Dietary analysis. To avoid diet variations caused by seasonal changes in the floodplain (dry and flood periods) (Power et al., 1995Power ME, Sun A, Parker G, Dietrich WE, Wootton JT. Hydraulic food-chain models. Bioscience. 1995; 45(3):159-67.; Abelha et al., 2001Abelha MCF, Agostinho AA, Goulart E. Plasticidade trófica em peixes de água doce. Acta Sci Biol Sci. 2001; 23(2):425-34.; Luz-Agostinho et al., 2008Luz-Agostinho KDG, Agostinho AA, Gomes LC, Júlio-Jr HF. Influence of flood pulses on diet composition and trophic relationships among piscivorous fish in the upper Paraná river floodplain. Hydrobiologia . 2008; 607(1):187-98.), diet analyses were performed only for dry periods with river levels below 450 cm for the Baía and Paraná Rivers and 275 cm for the Ivinhema River (Suzuki et al., 2009Suzuki HI, Agostinho AA, Bailly D, Gimenes MF, Júlio-Jr HF, Gomes LC. Inter-annual variations in the abundance of young-of-the-year of migratory fishes in the upper Paraná river floodplain: relations with hydrographic attributes. Braz J Biol . 2009; 69(2):649-60.). This is due to the greatest number of captures occurring in dry periods and because intense and prolonged floods are likely to narrow the niches of these species (Luz-Agostinho et al., 2008Luz-Agostinho KDG, Agostinho AA, Gomes LC, Júlio-Jr HF. Influence of flood pulses on diet composition and trophic relationships among piscivorous fish in the upper Paraná river floodplain. Hydrobiologia . 2008; 607(1):187-98.), causing the underestimation of niche breadth. The stomach contents were analyzed under stereoscopic microscopes using the volumetric method described by Hyslop (1980Hyslop EJ. Stomach contents analysis-a review of methods and their application. J Fish Biol . 1980; 17(4):411-29.) and the contents were identified to the lowest feasible taxonomic level (species, genus, family, or order for fish and usually order for invertebrates). Fish prey was identified according to Graça, Pavanelli (2007Graça WJ, Pavanelli CS. Peixes da planície de inundação do alto rio Paraná e áreas adjacentes. Maringá: Eduem; 2007.) and Ottoni, Costa (2009Ottoni FP, Costa WJEM. Description of a new species of Laetacara Kullander, 1986 from central Brazil and re-description of Laetacara dorsigera (Heckel, 1840) (Labroidei: Cichlidae: Cichlasomatinae). Vertebr Zool. 2009; 59(1):41-48.), measured, and counted. The contribution of each item to the total stomach contents was evaluated as the percentage of the total number of items in all stomach contents (Baker et al., 2014Baker R, Buckland A, Sheaves M. Fish gut content analysis: robust measures of diet composition. Fish Fish. 2014; 15(1):170-77.). Partially digested unidentified material and arthropod fragments of unknown origin were excluded from the total. To facilitate statistical analyses, the 45 food types found within the stomach contents were grouped into 36 broad categories. Insects were grouped into only one group, and mollusks and frogs were excluded from the analysis, as they occurred only twice and once, respectively.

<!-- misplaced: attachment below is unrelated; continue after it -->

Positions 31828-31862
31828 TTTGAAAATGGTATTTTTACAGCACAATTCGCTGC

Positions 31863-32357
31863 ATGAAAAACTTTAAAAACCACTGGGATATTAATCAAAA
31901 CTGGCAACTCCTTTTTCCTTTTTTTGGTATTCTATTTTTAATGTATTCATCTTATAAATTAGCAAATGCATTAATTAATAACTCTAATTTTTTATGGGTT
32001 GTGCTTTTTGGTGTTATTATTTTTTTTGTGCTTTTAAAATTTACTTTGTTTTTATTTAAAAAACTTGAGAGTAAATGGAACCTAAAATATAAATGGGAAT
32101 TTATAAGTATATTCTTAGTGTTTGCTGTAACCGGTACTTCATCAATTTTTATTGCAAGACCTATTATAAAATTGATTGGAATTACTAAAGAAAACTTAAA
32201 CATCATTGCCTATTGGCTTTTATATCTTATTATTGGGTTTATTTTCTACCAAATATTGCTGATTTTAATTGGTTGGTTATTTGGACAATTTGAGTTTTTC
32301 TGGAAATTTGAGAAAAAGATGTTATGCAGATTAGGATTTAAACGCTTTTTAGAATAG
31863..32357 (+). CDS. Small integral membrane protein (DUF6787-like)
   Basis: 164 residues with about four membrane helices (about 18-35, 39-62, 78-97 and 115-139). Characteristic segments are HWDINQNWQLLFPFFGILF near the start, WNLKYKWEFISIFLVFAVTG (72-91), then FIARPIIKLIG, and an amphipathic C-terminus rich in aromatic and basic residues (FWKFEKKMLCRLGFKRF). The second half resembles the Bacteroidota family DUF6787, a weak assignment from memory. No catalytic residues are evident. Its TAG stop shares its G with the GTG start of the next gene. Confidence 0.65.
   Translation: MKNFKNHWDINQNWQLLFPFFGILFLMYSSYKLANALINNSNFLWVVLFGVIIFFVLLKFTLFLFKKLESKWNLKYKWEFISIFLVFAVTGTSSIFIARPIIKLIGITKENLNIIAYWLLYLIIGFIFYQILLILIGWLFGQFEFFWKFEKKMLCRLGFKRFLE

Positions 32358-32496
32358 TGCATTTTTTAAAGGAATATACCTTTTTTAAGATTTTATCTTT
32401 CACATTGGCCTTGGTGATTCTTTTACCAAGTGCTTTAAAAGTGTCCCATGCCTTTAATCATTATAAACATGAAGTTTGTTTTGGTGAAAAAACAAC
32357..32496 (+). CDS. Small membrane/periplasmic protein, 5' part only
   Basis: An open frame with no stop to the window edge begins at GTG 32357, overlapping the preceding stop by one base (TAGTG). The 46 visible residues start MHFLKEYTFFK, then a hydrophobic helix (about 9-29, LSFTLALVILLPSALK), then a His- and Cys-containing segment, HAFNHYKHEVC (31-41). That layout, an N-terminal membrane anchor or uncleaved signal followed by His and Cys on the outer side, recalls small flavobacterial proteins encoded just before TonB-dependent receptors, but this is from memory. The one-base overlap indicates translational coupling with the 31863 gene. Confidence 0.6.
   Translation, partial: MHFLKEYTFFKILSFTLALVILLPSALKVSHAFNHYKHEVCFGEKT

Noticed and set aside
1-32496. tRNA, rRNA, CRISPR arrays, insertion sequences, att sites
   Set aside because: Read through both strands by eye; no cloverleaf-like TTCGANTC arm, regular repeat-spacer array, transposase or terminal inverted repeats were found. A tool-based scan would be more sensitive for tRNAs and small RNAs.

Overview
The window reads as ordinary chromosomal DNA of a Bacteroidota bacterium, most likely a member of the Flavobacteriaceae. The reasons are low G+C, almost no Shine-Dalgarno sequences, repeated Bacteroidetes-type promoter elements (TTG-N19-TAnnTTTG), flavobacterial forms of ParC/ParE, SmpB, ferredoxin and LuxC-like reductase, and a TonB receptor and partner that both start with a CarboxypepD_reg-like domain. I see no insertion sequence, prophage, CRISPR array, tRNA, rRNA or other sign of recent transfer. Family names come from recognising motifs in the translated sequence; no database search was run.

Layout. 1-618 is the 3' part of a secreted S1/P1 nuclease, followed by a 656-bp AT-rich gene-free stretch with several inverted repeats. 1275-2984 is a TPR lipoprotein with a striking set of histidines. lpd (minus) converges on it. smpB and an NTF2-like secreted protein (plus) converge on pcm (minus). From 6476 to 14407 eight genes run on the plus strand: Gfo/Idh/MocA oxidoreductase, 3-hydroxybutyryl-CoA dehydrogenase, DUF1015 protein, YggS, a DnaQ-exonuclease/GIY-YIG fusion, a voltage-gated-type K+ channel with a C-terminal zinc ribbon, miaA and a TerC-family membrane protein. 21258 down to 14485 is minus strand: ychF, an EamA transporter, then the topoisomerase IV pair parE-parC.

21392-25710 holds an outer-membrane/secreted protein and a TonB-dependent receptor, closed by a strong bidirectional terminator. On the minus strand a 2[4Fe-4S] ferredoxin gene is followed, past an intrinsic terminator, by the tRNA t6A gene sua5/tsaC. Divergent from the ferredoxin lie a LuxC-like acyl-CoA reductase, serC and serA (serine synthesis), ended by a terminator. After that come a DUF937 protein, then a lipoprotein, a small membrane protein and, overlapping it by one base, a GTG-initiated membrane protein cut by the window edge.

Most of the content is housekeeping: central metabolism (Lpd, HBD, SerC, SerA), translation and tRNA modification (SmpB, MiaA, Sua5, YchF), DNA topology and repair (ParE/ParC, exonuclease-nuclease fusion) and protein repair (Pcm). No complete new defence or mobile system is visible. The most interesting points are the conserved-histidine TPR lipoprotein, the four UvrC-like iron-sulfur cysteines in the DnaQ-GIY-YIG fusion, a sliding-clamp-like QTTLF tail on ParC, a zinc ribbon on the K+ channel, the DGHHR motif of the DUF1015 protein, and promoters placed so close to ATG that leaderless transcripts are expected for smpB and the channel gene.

For each species, differences in diet among the different river systems of the floodplain (Baía, Ivinhema, and Paraná) were tested through a permutational multivariate analysis of variance (PERMANOVA). As no significant differences among the river systems were found for any of the analyzed species, which means that the species present consistent diets regardless of the river system, the subsequent analysis did not consider different river systems. Differences between the diets of each species were obtained using post hoc PERMANOVA pairwise comparisons. The significance level adopted was 0.05; therefore, the probability for pseudo-F is higher than that for observed F. The pseudo-F value indicates the probability of rejecting the null hypothesis by quantifying the size of the difference among the analyzed samples (Anderson et al., 2008Anderson MJ, Gorley RN, Clarke KR. PERMANOVA + for PRIMER: guide to software and statistical methods. PRIMER-E. UK: Plymouth; 2008.). The original matrix (the volume of each item in the stomach of each captured fish) was transformed into a dissimilarity matrix using the Bray-Curtis distance (Bray, Curtis, 1957Bray JR, Curtis JT. An ordination of the upland forest community of southern Wisconsin. Ecol Monogr. 1957; 27(4):325-49.).